The best solution I've found involves a tractor with a FEL that you can use to scrape. If it's a fairly small area near the gate that is problematic, a carpet remnant can help. It's messy to remove, but it can help.

          In general, most barns I've been at A) don't turn out when it's that muddy in hopes of preventing injury and tearing up the paddock or B) perform maintenance to keep the footing more even or C) install appropriate substrate or drainage options to keep the area more dry throughout the year.
          A good horseman doesn't have to tell anyone...the horse already knows.

          Might be a reason, never an excuse...

          Comment

          • Original Poster

            #6
            Thanks, everyone.

            I wish I were kidding about the b.o. being perfectly content with the footing as-is. It's a quaint place, and he has a little more rough-and-ready approach to horse care than me (or, I'd venture, the majority of modern horsepeople).

            Thank you for all of the ideas. There is no tractor at the barn (no real arena -- just a grassy riding area). I'm sure the b.o. will not be receptive to having the mud scraped out and replaced with better footing, even if I were to pay for it. Which means that in the medium-term I should probably be looking for a new barn.

            For now, I could maybe get some sand at the hardware store and fill in the deep holes. I may even be able to get my hands on some used rubber mats at a good price to cover the gate area if the b.o. will let me...

            I hope I can get this done soon -- she's in today, but I now don't trust the b.o. to observe my requests w.r.t. footing conditions in which my horse should be kept in.
            Evolutionary science by day; keeping a certain red mare from winning a Darwin award the rest of the time!

            Comment


            • #7
              I'm dealing with the same this week, we had a warm wet spell and then arctic freeze immediately after so the high traffic mud areas look like the surface of the moon and the horses are taking mincing little steps as they pick their way over.

              I happen to have picked up some 4x6 stall mats for another project, so since they weren't in use I just threw them down and made a path. The horses were immediately thrilled and have been using the mat path exclusively. I expect the mats to do some shifting, and with the snow we had last night they are a bit slippery in spots where its melted and refroze, but its infinitely better than the footing otherwise and took almost zero effort.

              Whats nice too is that the heavy black mats absorb the sun and warm up. When I put them down it was over really rough footing and they were skewed and bouncy in spots, but in just 24 hours they have warmed the earth beneath just enough to melt it and level it a bit. They are getting more stable and even with sun and traffic.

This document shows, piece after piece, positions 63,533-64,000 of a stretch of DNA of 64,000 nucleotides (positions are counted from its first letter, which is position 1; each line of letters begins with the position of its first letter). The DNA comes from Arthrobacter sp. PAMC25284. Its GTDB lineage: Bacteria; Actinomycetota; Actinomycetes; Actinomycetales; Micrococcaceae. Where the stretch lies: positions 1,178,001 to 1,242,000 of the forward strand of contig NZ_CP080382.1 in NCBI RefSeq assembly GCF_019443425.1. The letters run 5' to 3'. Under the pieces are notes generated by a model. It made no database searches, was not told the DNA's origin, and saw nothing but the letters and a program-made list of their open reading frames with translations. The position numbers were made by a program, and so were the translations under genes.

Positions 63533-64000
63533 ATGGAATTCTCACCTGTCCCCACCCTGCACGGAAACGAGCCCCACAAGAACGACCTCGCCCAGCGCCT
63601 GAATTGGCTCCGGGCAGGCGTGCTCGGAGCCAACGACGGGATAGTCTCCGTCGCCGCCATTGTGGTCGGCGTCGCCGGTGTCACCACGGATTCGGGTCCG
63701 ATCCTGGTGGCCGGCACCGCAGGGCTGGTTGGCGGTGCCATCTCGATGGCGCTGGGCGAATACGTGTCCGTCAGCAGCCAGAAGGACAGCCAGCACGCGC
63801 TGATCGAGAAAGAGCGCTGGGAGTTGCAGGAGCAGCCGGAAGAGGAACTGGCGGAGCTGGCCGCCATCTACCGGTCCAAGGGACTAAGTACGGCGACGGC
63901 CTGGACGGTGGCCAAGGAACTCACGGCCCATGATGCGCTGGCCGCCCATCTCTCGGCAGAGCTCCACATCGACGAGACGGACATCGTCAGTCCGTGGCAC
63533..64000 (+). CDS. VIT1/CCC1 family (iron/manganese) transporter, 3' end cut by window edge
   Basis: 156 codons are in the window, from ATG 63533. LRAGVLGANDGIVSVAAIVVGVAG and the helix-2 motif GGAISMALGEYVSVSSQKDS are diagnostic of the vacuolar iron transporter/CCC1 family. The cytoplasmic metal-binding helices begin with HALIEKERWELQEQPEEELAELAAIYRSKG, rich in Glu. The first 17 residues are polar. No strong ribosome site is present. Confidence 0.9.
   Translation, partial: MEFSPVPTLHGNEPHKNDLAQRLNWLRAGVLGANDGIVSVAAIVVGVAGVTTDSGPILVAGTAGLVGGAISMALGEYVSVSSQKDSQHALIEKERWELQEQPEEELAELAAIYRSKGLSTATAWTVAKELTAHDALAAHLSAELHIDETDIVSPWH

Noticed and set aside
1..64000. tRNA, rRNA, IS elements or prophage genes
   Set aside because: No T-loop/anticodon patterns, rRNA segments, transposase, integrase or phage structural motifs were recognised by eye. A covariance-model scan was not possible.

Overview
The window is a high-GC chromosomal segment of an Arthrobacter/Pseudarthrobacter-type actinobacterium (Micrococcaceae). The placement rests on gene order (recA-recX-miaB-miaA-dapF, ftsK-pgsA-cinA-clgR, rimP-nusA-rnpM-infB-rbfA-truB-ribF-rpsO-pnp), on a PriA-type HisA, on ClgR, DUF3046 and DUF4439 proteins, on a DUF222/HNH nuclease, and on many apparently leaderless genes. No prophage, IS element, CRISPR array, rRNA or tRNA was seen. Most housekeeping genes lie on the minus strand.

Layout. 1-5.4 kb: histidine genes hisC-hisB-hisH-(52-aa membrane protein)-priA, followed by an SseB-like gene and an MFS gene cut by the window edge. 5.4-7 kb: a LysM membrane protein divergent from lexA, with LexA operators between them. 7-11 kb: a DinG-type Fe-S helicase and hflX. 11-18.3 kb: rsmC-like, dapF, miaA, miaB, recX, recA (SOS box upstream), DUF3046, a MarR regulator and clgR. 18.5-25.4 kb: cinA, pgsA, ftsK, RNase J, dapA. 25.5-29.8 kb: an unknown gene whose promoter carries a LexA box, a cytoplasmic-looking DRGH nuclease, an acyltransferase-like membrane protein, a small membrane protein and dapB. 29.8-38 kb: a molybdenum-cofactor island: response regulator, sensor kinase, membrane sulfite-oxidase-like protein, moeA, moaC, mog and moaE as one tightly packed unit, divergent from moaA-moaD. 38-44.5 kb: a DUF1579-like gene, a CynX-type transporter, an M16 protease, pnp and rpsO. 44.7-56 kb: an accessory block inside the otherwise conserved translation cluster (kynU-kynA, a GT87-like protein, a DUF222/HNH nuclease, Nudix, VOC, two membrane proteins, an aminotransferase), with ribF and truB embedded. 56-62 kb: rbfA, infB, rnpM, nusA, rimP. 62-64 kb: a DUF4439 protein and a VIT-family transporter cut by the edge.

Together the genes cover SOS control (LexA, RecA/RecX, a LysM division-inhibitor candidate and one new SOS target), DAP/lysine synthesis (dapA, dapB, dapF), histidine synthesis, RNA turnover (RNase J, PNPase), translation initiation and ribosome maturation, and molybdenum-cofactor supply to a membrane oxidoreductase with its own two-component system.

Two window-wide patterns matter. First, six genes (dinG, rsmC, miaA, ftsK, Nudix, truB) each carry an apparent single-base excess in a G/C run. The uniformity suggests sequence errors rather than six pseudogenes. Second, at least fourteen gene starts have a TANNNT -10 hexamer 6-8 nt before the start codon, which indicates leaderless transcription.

I board too. Mats are removable and mine should I ever decide to leave, unlike footing improvements like gravel.

              Big 4x6 stall mats are almost a half inch thick and probably weigh in the 70-100# range a piece. I am convinced this project has been successful because they are so thick and heavy. I don't think thinner lighter mats would work nearly as well.

              I can't blame a BO for not wanting a boarder to improve the footing. Some people are very fussy about gravel type and size for horse traffic, and there can be dangerous debris in other types of "fill". I once put down some hogsfuel in a muddy area as a quick fix (what a mess that was on so many levels). The next day my horse came in impaled through the frog with a huge thorn, no doubt from the hogsfuel. How awful it would have been if I shared these paddocks with others and someone else's horse had been impaled through my actions. Even the best intentions can go awry.
              Being terrible at something is the first step to being truly great at it. Struggle is the evidence of progress.

              Comment


              • #8
                I think that if you are boarding at a barn that doesn't even own a tractor, you are fighting a losing battle.

                If someone wanted to go put sand in the mud holes by my gates, I wouldn't mind, but to be honest it is just a very brief solution and it will all be lost as soon as the ground thaws, and it will be back to the same when it freezes again. Luckily for me, I have many areas for my horses to go where there aren't deep holes/ruts in the frozen mud....I realize that is not the case for you but I'm not sure you'll find satisfaction at the barn you're at now.

                The time to fix the "mud" is in early summer; when it's not soupy mud and not frozen. So, if you can stick around for a while you might be able to improve it; but without a tractor w/ a front-end loader (or some other form of equipment that is brought in), I'm not sure it will be very effective.

                Sorry - just my $.02. We have heavy clay and short of scraping off the top foot and adding gravel, it's something we just try to deal with -- alternating gates, for example, and trying to feed in areas far away from muddy spots so they do not get worse...

                Comment


                • #9